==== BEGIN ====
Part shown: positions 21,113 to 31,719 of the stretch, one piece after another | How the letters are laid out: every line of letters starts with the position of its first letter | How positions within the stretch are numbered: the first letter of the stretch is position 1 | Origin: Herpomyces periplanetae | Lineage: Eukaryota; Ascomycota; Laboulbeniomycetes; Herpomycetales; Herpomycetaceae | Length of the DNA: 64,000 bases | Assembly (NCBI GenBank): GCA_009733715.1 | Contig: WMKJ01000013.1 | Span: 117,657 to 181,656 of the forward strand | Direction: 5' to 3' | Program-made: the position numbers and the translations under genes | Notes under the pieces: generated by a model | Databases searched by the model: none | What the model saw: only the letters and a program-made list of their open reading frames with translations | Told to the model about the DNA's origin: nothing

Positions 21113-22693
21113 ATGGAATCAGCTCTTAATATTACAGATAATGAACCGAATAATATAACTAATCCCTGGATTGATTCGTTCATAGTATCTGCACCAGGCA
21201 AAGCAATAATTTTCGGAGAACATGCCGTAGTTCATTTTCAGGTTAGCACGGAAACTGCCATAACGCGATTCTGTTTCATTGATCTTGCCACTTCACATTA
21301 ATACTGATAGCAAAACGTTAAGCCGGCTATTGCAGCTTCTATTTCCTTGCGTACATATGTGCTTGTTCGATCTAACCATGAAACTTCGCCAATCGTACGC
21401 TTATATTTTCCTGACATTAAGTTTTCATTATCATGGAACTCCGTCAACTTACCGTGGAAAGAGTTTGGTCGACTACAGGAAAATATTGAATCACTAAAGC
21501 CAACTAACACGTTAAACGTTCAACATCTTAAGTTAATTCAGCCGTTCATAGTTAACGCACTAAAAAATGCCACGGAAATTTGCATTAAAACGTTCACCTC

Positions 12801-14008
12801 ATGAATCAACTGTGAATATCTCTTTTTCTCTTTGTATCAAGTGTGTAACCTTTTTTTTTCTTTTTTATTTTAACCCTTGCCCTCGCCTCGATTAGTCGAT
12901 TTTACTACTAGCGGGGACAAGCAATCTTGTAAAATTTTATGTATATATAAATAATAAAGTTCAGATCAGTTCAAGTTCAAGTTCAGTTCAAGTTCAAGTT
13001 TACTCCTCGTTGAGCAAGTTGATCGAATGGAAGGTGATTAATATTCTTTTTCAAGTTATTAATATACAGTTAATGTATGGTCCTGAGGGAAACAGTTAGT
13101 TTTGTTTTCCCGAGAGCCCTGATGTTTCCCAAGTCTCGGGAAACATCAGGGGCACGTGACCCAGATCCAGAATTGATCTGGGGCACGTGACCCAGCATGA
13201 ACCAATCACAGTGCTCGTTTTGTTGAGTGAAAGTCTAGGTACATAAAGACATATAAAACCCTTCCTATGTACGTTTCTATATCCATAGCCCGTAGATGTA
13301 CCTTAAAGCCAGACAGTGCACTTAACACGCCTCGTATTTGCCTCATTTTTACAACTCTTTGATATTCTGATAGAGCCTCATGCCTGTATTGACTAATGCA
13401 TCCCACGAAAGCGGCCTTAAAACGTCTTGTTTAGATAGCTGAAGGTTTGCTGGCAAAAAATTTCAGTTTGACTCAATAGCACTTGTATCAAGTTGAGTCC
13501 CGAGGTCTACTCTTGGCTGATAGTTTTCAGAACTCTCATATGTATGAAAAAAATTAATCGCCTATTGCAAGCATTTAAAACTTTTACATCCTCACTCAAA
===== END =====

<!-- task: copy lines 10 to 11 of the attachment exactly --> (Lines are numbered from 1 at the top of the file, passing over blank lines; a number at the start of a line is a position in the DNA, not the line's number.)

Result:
12901 TTTACTACTAGCGGGGACAAGCAATCTTGTAAAATTTTATGTATATATAAATAATAAAGTTCAGATCAGTTCAAGTTCAAGTTCAGTTCAAGTTCAAGTT
13001 TACTCCTCGTTGAGCAAGTTGATCGAATGGAAGGTGATTAATATTCTTTTTCAAGTTATTAATATACAGTTAATGTATGGTCCTGAGGGAAACAGTTAGT